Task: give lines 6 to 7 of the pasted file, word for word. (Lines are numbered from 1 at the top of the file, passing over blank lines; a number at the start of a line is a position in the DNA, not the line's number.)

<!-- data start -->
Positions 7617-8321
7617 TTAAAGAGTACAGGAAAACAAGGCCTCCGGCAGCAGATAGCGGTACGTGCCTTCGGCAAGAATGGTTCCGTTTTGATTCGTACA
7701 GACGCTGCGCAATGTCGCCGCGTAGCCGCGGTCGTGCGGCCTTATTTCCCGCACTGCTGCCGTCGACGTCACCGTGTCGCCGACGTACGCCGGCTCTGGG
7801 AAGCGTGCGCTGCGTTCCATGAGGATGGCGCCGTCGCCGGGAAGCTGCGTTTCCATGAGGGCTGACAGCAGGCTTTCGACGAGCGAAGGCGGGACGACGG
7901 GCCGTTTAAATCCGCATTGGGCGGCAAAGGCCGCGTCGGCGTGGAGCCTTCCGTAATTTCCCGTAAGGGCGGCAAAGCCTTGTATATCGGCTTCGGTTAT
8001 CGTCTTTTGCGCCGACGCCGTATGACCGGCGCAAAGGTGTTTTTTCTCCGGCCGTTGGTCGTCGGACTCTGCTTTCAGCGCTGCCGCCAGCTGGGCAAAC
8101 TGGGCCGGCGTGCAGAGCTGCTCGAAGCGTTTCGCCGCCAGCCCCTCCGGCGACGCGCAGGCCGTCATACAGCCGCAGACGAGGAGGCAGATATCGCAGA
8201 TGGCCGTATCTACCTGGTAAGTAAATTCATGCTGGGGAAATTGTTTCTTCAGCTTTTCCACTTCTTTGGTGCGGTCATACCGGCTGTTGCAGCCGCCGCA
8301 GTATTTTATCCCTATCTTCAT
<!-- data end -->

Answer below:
8001 CGTCTTTTGCGCCGACGCCGTATGACCGGCGCAAAGGTGTTTTTTCTCCGGCCGTTGGTCGTCGGACTCTGCTTTCAGCGCTGCCGCCAGCTGGGCAAAC
8101 TGGGCCGGCGTGCAGAGCTGCTCGAAGCGTTTCGCCGCCAGCCCCTCCGGCGACGCGCAGGCCGTCATACAGCCGCAGACGAGGAGGCAGATATCGCAGA